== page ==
Introduction – Death Dance for Capitalism: Watch the Throne as Prophetic Critique

Music is prophecy. Its styles and economic organization are ahead of the rest of society because it explores, much faster than material reality can, the entire range of possibilities in a given code. It makes audible the new world that will gradually become visible, that will impose itself and regulate the order of things; it is not only the image of things, but the transcending of the everyday, the herald of the future. For this reason musicians, even when officially recognized, are dangerous, disturbing, and subversive; for this reason it is impossible to separate their history from that of repression and surveillance.

—Jacques Attali, Noise: The Political Economy of Music (1977/1985)

Jay Z and Kanye West’s 2011 Watch the Throne is a self-avowed “luxury rap” album centered on Eurocentric constructions of nobility, artistry, and race. Notably, it is also an album about the excess associated with royalty. In this book, I perform a close reading of the album’s sonic and social commentary while placing it in its social, cultural, and political contexts across the Black Atlantic. In particular, I examine how the album alternately performs and critiques the mutually reinforcing ideas of Europe, nobility, old money, artistry, and their standard bearer, whiteness.

In 1920 W. E. B. Du Bois wrote of this very network of white privilege in “The Souls of White Folk,” chapter 2 of his Darkwater: Voices from within the Veil. “Here it is that the comedy verges to tragedy. The first minor note is struck, all unconsciously, by those worthy souls in whom consciousness of high descent brings burning desire to spread the gift abroad,—the obligation of nobility to the ignoble. Such sense of duty assumes two things: a real possession of the heritage and its frank appreciation by the humble-born. So long, then, as humble black folk, voluble with thanks, receive barrels of old clothes from lordly and generous whites, there is much mental peace and moral satisfaction. But when the black man begins to dispute the white man’s title to certain alleged bequests of the Fathers in wage and position, authority and training; and when his attitude toward charity is sullen anger rather than humble jollity; when he insists on his human right to swagger and swear and waste,—then the spell is suddenly broken.”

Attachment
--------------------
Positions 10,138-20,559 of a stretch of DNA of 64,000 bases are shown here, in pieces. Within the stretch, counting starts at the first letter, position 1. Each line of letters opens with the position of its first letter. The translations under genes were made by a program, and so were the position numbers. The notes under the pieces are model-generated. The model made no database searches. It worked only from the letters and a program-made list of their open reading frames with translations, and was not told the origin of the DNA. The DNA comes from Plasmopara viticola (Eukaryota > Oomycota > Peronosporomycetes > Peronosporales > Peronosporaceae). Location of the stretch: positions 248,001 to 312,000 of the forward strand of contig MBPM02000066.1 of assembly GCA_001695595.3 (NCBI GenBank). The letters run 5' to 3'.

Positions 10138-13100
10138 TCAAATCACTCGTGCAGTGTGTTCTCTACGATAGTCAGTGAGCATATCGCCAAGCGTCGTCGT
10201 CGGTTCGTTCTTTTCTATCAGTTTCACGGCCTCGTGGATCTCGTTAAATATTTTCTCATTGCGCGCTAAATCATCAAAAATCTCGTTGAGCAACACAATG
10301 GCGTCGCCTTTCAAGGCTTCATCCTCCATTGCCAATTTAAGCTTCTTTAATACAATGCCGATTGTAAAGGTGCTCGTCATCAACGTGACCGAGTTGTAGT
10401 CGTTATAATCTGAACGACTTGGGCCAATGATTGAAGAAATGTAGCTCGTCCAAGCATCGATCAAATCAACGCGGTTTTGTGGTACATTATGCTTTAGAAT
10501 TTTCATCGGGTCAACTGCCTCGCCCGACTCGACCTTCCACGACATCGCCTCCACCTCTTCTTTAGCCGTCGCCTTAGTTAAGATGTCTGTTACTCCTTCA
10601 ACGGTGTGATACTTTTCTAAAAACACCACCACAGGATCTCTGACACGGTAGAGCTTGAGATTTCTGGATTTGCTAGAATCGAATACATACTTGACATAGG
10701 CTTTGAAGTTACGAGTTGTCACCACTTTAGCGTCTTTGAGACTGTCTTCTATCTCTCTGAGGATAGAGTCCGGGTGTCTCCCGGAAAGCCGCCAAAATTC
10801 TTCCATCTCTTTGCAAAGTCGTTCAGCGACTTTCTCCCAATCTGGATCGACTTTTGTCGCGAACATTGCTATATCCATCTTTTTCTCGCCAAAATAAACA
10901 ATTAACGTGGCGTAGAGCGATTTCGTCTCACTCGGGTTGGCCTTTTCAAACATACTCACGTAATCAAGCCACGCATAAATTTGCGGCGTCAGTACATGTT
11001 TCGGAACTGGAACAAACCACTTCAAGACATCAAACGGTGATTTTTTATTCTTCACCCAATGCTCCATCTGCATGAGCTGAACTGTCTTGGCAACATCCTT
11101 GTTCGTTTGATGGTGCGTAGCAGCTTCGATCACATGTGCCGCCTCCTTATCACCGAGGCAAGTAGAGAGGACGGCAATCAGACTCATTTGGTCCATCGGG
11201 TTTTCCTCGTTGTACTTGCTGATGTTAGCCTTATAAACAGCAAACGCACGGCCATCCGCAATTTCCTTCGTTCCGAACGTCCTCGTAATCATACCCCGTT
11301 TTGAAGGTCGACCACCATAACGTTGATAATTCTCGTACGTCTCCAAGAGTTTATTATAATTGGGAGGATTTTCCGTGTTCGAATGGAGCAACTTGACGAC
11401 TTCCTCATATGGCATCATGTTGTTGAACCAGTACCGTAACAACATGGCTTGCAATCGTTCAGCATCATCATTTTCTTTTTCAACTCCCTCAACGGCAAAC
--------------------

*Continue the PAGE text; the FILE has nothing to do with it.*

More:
It is in the connections between Jay and Ye’s boastful luxury rap to this 100-year-old premonition of “swagger” that this book finds its raison d’être.

In this study, I argue that this system of racial privilege that has undergirded the global capitalist economy for the past 400 years is now in its death throes—that Black swagger has revealed the racial underpinnings of capitalism and broken the spell of capitalist hegemony. More specifically, I suggest that if we listen closely to this “dangerous, disturbing, and subversive” album we can hear, as Jacques Attali put it, that it “makes audible the new world that will gradually become visible, that will impose itself and regulate the order of things.” While much remains unclear at this time of global precarity, tumult, and realignment, I argue with certainty that Jay and Ye’s Obama-era album—and its well-publicized fallout—can be shown to “herald the future.”

It prophesies nothing less than the end of capitalism.

Watch the Throne is capitalism’s death dance.

In this book, I show how Jay and Ye seem to accede to Eurocentric signifiers of Kultur, but through a strategy that I dub “critical excess,” performatively exceed the logics of Europe, nobility, and artistry and break “the spell” of white supremacy. Articulating the Black Atlantic, postcolonial, and critical theory of Du Bois, Houston Baker, Frantz Fanon, Tricia Rose, Paul Gilroy, Daphne Brooks, Fred Moten, Stuart Hall, Cedric Robinson, and Kimberlé Crenshaw to Jacques Attali’s theorizations about the prophetic nature of music in his Noise: The Political Economy of Music, I argue that the album brings the idea of Europe to its logical conclusion and heralds the final stage of late capitalism—our current one-percenter era…

“the New Gilded Age.”

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